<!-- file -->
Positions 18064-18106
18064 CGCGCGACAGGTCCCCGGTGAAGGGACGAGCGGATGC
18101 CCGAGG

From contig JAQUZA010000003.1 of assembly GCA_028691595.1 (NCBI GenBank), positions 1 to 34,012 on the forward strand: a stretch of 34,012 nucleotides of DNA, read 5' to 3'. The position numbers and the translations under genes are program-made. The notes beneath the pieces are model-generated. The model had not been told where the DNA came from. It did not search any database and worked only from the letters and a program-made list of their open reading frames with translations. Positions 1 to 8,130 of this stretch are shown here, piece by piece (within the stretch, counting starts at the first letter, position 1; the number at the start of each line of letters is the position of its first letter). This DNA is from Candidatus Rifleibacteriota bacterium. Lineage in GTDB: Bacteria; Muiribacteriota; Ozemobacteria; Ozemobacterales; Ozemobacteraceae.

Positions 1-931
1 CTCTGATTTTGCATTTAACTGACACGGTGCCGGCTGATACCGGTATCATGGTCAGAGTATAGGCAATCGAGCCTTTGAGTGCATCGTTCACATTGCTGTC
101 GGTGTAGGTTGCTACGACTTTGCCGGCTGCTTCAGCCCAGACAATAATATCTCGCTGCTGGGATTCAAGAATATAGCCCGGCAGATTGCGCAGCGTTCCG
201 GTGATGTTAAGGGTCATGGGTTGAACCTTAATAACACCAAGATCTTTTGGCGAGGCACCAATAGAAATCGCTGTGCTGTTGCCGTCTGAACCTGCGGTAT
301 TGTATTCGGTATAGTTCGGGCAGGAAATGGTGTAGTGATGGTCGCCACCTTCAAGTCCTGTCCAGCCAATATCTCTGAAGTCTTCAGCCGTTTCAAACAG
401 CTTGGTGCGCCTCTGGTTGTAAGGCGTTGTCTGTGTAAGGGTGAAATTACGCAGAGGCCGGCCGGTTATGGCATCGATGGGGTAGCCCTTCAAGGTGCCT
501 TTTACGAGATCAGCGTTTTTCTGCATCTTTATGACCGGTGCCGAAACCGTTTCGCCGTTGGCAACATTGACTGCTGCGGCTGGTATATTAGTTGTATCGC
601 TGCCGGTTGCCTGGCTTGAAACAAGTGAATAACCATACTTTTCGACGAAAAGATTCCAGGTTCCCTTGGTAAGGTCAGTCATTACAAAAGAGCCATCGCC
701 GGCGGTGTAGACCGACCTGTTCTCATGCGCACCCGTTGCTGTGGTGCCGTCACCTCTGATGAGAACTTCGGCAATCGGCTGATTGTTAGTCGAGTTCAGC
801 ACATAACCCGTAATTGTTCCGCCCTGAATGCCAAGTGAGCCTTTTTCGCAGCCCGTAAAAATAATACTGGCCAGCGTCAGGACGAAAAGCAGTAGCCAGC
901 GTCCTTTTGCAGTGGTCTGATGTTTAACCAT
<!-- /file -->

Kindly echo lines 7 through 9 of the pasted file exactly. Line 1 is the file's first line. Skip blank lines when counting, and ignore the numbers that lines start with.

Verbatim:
101 GGTGTAGGTTGCTACGACTTTGCCGGCTGCTTCAGCCCAGACAATAATATCTCGCTGCTGGGATTCAAGAATATAGCCCGGCAGATTGCGCAGCGTTCCG
201 GTGATGTTAAGGGTCATGGGTTGAACCTTAATAACACCAAGATCTTTTGGCGAGGCACCAATAGAAATCGCTGTGCTGTTGCCGTCTGAACCTGCGGTAT
301 TGTATTCGGTATAGTTCGGGCAGGAAATGGTGTAGTGATGGTCGCCACCTTCAAGTCCTGTCCAGCCAATATCTCTGAAGTCTTCAGCCGTTTCAAACAG